Ethnic bias against Middle Eastern Jews within Israel has far-reaching implications for the whole region.
Middle Eastern Jews from Egypt, Morocco, Iraq, Yemen, and other Arab or Muslim lands―"Mizrahis"―make up nearly half of Israel's population. Yet European or "Ashkenazi" Jews have historically disparaged them for looking like Arabs, speaking Arabic, and bringing with them what was viewed as a "backward" Middle Eastern culture. Journalist Rachel Shabi, who was born in Israel to Iraqi Jews and grew up in England, returned to investigate the subtle discrimination and tense relations that still exist between Mizrahi and Ashkenazi Jews in Israel. She combines historical research, her own family's story, and the heartfelt oral history of several other Mizrahis to make We Look Like the Enemy a stunning, unforgettable book.
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Rachel Shabi has been published in the Guardian, the London Sunday Times, the English Aljazeera online, Jane's Intelligence Digest, and Salon.com. This is her first book. She lives in Tel Aviv.From Publishers Weekly:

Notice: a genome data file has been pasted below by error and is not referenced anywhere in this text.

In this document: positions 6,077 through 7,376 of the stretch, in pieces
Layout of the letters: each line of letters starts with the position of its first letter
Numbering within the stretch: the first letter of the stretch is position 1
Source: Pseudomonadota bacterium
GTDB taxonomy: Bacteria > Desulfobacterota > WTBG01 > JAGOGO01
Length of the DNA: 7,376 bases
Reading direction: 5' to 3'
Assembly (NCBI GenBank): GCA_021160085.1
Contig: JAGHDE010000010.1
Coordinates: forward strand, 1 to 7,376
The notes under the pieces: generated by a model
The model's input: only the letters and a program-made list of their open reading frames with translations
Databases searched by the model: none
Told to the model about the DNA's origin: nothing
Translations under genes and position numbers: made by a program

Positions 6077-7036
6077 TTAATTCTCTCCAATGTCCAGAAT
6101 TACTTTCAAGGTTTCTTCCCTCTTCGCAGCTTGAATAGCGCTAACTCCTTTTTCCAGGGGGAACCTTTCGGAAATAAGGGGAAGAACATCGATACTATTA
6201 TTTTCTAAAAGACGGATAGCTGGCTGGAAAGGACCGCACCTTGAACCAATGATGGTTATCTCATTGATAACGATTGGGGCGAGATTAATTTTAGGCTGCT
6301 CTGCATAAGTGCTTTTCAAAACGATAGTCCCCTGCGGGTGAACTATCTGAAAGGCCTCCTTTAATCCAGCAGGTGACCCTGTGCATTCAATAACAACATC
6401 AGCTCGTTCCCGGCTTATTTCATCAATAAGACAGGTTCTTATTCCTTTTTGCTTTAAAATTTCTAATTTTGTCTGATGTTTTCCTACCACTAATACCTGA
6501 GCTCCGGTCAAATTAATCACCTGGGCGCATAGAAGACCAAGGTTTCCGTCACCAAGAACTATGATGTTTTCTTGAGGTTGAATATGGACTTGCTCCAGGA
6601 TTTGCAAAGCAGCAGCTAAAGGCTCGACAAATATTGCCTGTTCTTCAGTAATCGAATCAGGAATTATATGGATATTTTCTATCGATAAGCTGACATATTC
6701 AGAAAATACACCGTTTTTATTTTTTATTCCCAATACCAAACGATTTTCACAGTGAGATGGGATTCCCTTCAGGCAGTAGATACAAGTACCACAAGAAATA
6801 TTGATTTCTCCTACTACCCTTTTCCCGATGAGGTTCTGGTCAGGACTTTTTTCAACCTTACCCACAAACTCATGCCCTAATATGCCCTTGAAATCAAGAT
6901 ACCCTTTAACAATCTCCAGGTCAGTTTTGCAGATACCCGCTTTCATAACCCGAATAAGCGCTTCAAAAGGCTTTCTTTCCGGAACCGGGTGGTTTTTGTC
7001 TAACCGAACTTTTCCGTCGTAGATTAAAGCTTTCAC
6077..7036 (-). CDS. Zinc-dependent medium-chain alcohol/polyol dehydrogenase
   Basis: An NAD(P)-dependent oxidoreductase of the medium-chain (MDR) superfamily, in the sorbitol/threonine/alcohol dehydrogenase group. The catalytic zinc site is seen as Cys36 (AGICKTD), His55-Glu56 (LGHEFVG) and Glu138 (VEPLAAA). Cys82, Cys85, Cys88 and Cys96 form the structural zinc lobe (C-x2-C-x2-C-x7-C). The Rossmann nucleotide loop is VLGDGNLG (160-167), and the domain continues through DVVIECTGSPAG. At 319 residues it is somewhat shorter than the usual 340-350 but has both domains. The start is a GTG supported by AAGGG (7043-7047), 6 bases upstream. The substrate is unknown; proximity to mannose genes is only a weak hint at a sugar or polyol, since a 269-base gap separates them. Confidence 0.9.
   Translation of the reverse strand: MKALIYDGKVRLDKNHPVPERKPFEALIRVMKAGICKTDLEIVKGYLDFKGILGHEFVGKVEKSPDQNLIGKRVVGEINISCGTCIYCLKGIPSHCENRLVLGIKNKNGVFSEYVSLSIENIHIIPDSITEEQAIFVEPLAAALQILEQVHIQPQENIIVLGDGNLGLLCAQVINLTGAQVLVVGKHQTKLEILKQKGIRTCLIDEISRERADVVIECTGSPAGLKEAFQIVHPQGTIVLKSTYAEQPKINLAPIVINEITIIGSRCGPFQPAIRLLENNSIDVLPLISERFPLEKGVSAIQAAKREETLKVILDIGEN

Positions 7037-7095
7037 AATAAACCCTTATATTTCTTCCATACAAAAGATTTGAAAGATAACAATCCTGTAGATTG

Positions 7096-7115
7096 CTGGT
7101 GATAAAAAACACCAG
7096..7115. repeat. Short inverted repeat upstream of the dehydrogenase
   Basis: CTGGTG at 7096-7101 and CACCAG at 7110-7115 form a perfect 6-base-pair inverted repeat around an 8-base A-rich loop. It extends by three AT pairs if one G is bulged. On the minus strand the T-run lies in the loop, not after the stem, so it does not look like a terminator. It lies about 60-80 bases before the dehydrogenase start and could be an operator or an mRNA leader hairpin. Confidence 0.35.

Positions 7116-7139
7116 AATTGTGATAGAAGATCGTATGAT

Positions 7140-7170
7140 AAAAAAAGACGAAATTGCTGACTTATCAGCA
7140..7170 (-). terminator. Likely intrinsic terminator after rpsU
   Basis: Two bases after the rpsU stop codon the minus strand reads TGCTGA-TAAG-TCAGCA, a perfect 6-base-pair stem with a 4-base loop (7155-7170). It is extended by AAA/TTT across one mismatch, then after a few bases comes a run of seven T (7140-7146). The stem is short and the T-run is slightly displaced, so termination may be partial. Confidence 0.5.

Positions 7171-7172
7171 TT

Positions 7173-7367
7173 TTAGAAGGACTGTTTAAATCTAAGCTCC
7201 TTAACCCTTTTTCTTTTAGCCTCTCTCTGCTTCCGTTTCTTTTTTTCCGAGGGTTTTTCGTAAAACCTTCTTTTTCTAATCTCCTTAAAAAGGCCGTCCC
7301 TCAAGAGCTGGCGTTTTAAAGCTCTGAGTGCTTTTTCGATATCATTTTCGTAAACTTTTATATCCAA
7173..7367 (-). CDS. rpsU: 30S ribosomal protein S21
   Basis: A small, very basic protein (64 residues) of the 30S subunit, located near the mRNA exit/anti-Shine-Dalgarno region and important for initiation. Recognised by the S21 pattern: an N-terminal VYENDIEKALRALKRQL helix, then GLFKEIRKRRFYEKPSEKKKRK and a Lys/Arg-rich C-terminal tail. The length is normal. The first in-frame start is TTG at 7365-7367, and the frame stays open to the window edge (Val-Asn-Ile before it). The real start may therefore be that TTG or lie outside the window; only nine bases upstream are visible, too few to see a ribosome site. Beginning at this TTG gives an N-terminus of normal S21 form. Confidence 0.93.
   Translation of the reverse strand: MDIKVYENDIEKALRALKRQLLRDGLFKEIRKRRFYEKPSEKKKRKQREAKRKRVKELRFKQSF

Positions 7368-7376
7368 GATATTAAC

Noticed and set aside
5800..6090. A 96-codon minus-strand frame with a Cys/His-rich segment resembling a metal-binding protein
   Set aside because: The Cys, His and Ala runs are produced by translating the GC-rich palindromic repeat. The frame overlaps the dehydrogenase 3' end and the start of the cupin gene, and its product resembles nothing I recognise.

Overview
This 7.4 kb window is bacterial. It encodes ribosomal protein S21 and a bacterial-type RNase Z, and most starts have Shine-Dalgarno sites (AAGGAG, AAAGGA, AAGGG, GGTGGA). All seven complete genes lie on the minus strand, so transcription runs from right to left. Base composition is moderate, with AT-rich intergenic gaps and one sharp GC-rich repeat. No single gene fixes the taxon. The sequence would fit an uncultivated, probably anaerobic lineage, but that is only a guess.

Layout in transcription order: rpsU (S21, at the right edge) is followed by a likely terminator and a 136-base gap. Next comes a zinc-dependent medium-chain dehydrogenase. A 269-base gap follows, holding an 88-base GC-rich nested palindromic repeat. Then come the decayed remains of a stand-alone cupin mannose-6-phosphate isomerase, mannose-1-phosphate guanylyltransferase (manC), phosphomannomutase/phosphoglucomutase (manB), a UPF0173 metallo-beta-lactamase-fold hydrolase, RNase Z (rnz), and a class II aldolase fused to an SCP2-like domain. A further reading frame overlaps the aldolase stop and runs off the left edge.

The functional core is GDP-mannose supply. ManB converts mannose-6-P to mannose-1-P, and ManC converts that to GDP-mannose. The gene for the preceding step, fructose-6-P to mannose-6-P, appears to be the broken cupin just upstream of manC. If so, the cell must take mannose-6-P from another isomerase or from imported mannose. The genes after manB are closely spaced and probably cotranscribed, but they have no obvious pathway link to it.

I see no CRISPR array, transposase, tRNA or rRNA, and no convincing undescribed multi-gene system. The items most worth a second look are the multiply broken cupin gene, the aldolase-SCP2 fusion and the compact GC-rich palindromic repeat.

Starred Review. Journalist and first-time author Shabi reports on the societal struggle of Israel's Arabian Jewish population from her viewpoint as the Israel-born daughter of two Iraqi Jews. Backed with a long view of Jewish history in both the Middle East and Europe, Shabi explores the conflicts and inequities among the privileged Ashkenazi Jews-European, educated and cosmopolitan-and their Mizrahi neighbors, whose culture-incorporating many Middle Eastern and North African traditions-is often devalued or oppressed: popular Arabian music gets banned from Israel's airwaves, the Mizrahi accent has become shorthand for the lower class, and government programs meant to help Mizrahi migrants are set up to fail (like the "developmental towns" cut short of funding during the Six-Day War, and left half-developed thereafter). Interviews with Mizrahi citizens heap blame on the Ashkenazi-dominated Jewish Agency for presenting Israel as a haven for all displaced Jews, when the reality for Arabian Jews is likely less prosperous-and possibly less tolerant-than life in Arab countries. Shabi's investigative skill and grasp of Israeli history (especially her re-examination of the Jewish Diaspora) makes this a rare and fascinating overview of the other Israeli conflict.
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